17] But it is to be especially remembered what Christ says: Whosoever therefore shalt confess Me before men, him will I confess also before My Father which is in heaven, Matt. 10:32.

18] However, that this has always and everywhere been the faith and confession, concerning such indifferent matters, of the chief teachers of the Augsburg Confession, into whose footsteps we have entered, and in whose Confession we intend by God's grace to persevere, is shown [most clearly] by the following testimonies drawn from the Smalcald Articles, which were composed and subscribed in the year 1537:

If Dr. Veith is right- if religious exemptions are not allowed to laws which would force them to treat homosexual behavior (as distinct from homosexual persons) as equivalent to heterosexual behavior and traditional marriage, Christians need to make some careful distinctions. I personally, for example, don't see how a photographer would violate his orthodox religious beliefs by taking pictures at a gay "wedding," though I suppose circumstances in which this might occur could theoretically arise. Nor do I see how a Christian baker would have to compromise his or her beliefs by selling a cake to a gay couple, even if it has an inscription like, "Congratulations, Ron and Jim." Putting a little statue with two men or two women on top of it would be another matter.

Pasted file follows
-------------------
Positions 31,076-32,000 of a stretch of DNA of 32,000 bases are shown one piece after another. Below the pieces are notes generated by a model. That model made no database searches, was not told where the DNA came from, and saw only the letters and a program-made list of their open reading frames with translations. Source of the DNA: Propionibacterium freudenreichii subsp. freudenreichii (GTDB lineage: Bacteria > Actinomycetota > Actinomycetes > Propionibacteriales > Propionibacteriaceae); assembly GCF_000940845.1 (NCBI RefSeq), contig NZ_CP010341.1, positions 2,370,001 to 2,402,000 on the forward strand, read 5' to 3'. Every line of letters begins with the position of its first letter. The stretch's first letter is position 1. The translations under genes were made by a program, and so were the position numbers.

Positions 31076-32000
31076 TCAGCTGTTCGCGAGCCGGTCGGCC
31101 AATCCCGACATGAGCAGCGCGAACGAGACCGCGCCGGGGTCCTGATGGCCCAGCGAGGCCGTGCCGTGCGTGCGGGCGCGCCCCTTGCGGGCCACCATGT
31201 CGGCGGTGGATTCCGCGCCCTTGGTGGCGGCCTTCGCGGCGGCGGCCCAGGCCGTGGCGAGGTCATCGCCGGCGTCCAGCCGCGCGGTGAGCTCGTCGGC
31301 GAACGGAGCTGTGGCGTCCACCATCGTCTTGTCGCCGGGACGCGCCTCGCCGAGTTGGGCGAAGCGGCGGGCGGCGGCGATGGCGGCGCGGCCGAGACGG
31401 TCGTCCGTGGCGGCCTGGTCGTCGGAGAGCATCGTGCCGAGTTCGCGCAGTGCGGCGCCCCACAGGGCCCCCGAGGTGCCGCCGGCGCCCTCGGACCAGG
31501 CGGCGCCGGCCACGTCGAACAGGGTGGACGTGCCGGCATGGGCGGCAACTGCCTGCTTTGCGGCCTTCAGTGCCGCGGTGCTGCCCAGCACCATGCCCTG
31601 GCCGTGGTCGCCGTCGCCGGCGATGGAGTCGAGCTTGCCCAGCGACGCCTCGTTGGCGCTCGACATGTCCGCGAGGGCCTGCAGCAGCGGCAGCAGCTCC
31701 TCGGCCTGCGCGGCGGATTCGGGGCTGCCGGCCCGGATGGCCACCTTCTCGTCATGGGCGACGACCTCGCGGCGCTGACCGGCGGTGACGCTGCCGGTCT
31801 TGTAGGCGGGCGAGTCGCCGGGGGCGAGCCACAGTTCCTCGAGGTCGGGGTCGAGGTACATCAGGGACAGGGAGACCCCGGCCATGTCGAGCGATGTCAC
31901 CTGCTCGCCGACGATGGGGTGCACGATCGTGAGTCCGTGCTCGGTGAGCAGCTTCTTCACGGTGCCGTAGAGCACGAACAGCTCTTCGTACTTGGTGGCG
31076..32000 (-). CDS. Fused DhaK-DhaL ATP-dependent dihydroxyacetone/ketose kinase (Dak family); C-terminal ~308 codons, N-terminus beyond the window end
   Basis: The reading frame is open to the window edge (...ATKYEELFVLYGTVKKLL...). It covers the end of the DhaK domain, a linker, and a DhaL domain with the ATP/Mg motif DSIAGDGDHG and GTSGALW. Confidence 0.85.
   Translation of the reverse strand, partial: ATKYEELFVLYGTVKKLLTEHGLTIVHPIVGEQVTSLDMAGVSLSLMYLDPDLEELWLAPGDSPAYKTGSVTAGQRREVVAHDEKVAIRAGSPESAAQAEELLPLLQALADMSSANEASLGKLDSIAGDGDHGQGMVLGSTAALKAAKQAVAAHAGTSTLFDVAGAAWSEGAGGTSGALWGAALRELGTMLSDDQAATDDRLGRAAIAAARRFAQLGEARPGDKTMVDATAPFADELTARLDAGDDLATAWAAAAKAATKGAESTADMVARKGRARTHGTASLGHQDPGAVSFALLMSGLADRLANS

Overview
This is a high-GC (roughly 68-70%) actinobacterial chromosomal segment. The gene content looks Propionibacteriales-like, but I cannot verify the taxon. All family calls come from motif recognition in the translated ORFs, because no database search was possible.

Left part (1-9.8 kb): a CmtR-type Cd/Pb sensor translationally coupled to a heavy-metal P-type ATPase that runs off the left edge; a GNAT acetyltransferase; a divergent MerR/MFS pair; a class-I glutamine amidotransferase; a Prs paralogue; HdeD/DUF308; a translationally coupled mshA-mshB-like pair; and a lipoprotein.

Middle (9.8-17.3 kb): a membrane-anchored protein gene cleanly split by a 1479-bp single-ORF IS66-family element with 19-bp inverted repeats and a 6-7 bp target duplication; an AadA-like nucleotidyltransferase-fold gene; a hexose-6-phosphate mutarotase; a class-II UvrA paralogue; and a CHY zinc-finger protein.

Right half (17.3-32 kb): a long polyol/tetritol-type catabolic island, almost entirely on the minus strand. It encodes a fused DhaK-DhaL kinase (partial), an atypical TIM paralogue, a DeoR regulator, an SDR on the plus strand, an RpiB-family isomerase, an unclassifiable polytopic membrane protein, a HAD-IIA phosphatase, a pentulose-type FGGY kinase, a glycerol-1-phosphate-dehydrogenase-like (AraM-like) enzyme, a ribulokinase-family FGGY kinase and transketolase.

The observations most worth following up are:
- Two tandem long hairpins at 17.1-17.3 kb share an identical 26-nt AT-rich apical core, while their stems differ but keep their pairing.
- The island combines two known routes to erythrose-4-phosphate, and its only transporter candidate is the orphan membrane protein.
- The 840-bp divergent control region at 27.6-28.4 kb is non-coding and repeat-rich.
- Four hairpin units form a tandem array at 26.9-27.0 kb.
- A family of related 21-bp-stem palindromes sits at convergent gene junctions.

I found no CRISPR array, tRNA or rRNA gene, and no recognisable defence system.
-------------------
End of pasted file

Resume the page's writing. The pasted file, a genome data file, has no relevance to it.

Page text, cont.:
Certainly we ought to treat all people with the dignity they deserve as human beings created in the image of God, and not forget that we, too, have that image distorted within ourselves in various ways. Christians should conduct relationships with our gay and lesbian neighbors- including business relationships- with respect and charity.

But when we are forced to compromise our beliefs even by the State, we have an obligation to refuse. We have the obligation to refuse even if it means being fined or sent to jail. And for the first time in the history of the Republic, we are facing a situation in which it might be necessary for Christians, perhaps in large numbers, to precisely that.

One thing is clear: as Peter said in Acts, we ought to obey God rather than human beings.

If the government seeks to compel us to violate our Christian beliefs, defiance- no matter the consequences- is not simply an option. It is an obligation.